They are truly beautiful and a delight to observe, but the damage they can cause to the gardens at the cottage while you are busy at your city home make these darling Muskoka deer Public Enemy #1. Don’t be fooled by that docile “who me?” look as you pull up the drive on a Friday afternoon and catch a glimpse of mamma and her spotted fawn. This isn’t a Disney movie; Bambi wants dinner, your garden is a free buffet and he’s not making reservations.
Every spring when deer come out of their wintering areas, they come looking for young, tender grass or herbaceous greenery. You can bet your Muskoka cottage garden will be one of their first stops. Come summer, your garden offers gourmet delights aplenty; daylilies, hostas, impatiens and just about every green or blooming thing you value. And if you’re trying to grow a cottage veggie or herb garden, you can count on it that a four-legged connoisseur would love to nibble away at the choicest morsels long before you get to enjoy a single salad.
To save your beautiful garden from this treachery, you’ll need to wage war on these four-legged beauties. You need to tell them the “buck” stops here. We have a very high local deer population in this wonderful region, and they can easily devastate weeks of hard work and in a few short hours munch their way through all the money you invested in plants. Here are some tips for cultivating a garden that the deer will not want to eat.
Consider planting deer-resistant plants. Spring is the perfect time to get started. Plant them amongst the other plants you love to help deter the deer. The plants listed below (taken from the Plantskyyd website) can provide you with some ideas. Although not all are native to the Muskoka area, many will do well here.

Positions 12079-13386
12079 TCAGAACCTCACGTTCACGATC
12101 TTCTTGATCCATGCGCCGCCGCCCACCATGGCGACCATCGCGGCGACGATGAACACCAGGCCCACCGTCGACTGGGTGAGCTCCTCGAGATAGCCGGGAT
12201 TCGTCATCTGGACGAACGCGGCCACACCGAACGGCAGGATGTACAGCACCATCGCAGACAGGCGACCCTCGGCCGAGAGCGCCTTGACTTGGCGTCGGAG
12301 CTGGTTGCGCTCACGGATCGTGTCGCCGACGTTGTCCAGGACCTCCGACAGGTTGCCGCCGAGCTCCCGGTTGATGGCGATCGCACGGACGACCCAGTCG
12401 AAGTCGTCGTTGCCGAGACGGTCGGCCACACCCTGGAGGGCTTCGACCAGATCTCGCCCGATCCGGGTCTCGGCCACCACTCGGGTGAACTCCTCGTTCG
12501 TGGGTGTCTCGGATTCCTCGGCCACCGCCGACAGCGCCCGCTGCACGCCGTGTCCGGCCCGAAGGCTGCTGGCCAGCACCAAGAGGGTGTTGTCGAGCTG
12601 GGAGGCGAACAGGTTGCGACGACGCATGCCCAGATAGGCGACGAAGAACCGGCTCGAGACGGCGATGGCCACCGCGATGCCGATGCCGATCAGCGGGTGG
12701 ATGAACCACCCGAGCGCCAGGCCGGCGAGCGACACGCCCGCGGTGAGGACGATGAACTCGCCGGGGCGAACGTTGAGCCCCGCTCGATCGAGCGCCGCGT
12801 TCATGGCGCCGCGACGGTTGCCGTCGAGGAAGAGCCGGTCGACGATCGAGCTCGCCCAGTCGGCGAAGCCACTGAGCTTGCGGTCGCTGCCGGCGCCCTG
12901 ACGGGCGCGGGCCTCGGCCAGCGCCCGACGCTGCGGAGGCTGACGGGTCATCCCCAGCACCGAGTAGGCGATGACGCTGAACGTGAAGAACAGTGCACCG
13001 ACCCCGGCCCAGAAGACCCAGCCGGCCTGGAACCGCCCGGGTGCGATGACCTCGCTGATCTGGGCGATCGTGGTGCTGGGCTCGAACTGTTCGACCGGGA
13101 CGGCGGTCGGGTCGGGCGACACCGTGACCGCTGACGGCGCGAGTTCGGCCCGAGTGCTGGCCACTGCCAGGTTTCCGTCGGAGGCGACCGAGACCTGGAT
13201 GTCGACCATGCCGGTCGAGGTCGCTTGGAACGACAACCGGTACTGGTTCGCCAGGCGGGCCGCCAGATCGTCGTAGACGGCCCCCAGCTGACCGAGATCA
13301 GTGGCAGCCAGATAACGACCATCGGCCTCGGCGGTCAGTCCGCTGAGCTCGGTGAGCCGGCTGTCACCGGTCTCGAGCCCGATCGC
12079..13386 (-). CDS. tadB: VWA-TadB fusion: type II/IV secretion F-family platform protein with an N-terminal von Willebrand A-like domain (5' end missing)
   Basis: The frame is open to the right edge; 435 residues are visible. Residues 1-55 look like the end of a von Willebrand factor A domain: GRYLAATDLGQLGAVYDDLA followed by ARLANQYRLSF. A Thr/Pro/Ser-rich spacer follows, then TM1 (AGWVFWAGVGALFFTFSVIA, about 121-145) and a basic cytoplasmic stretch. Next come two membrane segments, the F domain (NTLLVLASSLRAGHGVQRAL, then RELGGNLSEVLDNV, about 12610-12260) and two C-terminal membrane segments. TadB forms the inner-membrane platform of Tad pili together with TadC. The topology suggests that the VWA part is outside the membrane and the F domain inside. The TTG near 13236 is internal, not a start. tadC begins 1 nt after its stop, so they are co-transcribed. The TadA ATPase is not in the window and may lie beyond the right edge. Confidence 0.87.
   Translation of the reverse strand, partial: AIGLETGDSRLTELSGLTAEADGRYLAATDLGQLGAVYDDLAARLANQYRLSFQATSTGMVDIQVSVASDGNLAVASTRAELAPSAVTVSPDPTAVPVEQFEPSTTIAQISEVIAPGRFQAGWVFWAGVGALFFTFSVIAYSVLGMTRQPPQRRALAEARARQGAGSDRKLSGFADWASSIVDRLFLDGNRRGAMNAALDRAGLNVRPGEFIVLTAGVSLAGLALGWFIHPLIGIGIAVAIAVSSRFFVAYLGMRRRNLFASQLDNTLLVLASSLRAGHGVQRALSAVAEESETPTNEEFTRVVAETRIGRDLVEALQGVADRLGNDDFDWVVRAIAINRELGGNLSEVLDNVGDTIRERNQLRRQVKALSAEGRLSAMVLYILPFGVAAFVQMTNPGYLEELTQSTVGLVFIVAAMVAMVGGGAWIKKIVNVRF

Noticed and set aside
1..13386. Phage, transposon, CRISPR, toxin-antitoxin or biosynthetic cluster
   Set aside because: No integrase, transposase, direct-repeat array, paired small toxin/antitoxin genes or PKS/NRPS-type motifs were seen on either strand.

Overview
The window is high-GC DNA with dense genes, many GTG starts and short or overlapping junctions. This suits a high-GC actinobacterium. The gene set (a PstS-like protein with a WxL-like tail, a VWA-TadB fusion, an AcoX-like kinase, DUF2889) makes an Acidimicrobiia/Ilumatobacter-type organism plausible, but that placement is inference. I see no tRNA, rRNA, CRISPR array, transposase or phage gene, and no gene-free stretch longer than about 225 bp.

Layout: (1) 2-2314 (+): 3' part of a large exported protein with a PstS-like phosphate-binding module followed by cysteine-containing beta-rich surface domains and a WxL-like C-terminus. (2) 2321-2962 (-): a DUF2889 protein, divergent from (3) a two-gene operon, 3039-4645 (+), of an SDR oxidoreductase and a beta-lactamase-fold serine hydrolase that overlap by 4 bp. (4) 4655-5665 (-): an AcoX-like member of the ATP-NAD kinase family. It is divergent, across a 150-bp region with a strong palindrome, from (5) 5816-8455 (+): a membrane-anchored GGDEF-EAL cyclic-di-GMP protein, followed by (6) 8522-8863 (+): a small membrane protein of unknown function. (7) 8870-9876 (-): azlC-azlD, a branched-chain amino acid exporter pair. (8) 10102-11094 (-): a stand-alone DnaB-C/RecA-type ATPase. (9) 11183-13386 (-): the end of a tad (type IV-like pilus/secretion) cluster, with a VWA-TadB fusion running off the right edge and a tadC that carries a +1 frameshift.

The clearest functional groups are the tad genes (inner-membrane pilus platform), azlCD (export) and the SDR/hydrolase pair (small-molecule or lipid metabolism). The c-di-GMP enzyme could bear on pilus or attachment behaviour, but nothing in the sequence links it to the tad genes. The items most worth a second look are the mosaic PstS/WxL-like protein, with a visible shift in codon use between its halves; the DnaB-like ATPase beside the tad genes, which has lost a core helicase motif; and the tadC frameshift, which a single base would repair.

Generally speaking, plants that have fuzzy leaves, intense fragrance, bitter taste or thorny texture will be less attractive to deer. Most ornamental grasses are also not palatable to deer as they “tickle” their tongue.
Maples, Honey Locust, Hawthorne, Oak, Birch, Ash, Douglas Fir, Bristlecone Pine, Colorado Blue Spruce, Austrian Pine, Mugo Pine, Canada Hemlock, Engelman Spruce
Barberry, Juniper, Lilac, Rugosa Rose, Mugo Pine, Potentilla, Rubber Rabbitbrush, Spirea, Red Osier Dogwood, Mock Orange, Fragrant Sumac, Common Buckthorn, Buffalo berry, Bridalwreath, Viburnum, Chokecherry, Currant, Elderberry, Gooseberry, Caragana
Vines, Bittersweet, Baltic Ivy, Clematis, Honeysuckle
Ornamental Grasses, Columbine, Astilbe, Tickseed, Bee Balm, Black-eyed Susan, Bleeding Heart, Campanula, Catmint, Purple Coneflower, Gaillardia, Gayfeather, Bluestem Joe-Pye-Weed, Cranesbill Geranium, Foxglove, Dianthus, Hellebore, Bugbane, Sunflower, Candytuft, Iris, Japanese Anemone, Lavender, Lupine, Monkshood, Pearly Everlasting, Penstemon, Peony, Poppy, Lungwort, Daffodil, Goldenrod, Speedwell, Yucca, Yarrow, Salvia, Russian Sage, Sedum, Shasta Daisy
Carpet Bugle, Lily of the Valley, Periwinkle, Pachysandra, Lamb’s Ears, Lamium, “Silver Brocade”, Artemisia, Snow in Summer, Thyme, Dead Nettle
Homemade Deer Repellant Spray
Another great way to go is to prepare a homemade spray to coat your plants with. It can be a more economical approach than changing the plants in your garden. Keep in mind that the spray must be reapplied frequently as plants grow or rain washes it away. Here is a home remedy found on-line:
- 3 large eggs, shells included
- 1 large clove of garlic
- 2 cups of fresh green onion tops
- 2 cups of water
Put everything into a blender and liquefy for 2 minutes. Add this mixture to a pail containing 2 quarts of warm water and melted deodorant soap such as “Dial”. Stir together, then add 2 tablespoons of chili powder or cayenne pepper and mix well. Splash, spray, drip or paint the mixture on the plants. Be sure to get egg shells on the leaves. When used every two weeks it is effective year-round. Save some of each batch to “ripen” the next batch. If making up this stinky remedy is not appealing, commercially-prepared repellants such as “Plantskydd” also work well.
Many experts recommend rotating your repellents and combining them with other tools or scare tactics such as a surprise burst of water, a loud noise or even a good old fashioned scarecrow.
Plan early so that in the summer, you can enjoy your Muskoka cottage gardens green and lush!